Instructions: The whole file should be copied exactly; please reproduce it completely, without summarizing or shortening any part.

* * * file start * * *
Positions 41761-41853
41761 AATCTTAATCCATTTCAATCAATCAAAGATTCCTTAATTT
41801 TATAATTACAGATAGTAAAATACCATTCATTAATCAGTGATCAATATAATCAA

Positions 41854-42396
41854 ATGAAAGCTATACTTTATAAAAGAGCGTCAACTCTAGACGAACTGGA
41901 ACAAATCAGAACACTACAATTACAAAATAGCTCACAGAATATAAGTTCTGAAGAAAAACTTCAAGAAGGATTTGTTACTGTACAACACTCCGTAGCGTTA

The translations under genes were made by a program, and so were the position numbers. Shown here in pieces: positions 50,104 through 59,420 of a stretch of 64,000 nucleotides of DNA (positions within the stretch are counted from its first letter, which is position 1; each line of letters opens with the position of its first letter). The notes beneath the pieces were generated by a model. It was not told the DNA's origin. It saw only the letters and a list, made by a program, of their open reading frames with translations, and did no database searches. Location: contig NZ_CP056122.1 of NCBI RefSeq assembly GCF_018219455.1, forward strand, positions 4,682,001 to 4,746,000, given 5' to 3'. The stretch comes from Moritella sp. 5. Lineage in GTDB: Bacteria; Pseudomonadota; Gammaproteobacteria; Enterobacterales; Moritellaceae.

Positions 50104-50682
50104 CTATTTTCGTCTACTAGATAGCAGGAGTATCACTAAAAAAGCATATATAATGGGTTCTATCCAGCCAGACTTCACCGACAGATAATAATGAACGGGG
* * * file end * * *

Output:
Positions 41761-41853
41761 AATCTTAATCCATTTCAATCAATCAAAGATTCCTTAATTT
41801 TATAATTACAGATAGTAAAATACCATTCATTAATCAGTGATCAATATAATCAA

Positions 41854-42396
41854 ATGAAAGCTATACTTTATAAAAGAGCGTCAACTCTAGACGAACTGGA
41901 ACAAATCAGAACACTACAATTACAAAATAGCTCACAGAATATAAGTTCTGAAGAAAAACTTCAAGAAGGATTTGTTACTGTACAACACTCCGTAGCGTTA

The translations under genes were made by a program, and so were the position numbers. Shown here in pieces: positions 50,104 through 59,420 of a stretch of 64,000 nucleotides of DNA (positions within the stretch are counted from its first letter, which is position 1; each line of letters opens with the position of its first letter). The notes beneath the pieces were generated by a model. It was not told the DNA's origin. It saw only the letters and a list, made by a program, of their open reading frames with translations, and did no database searches. Location: contig NZ_CP056122.1 of NCBI RefSeq assembly GCF_018219455.1, forward strand, positions 4,682,001 to 4,746,000, given 5' to 3'. The stretch comes from Moritella sp. 5. Lineage in GTDB: Bacteria; Pseudomonadota; Gammaproteobacteria; Enterobacterales; Moritellaceae.

Positions 50104-50682
50104 CTATTTTCGTCTACTAGATAGCAGGAGTATCACTAAAAAAGCATATATAATGGGTTCTATCCAGCCAGACTTCACCGACAGATAATAATGAACGGGG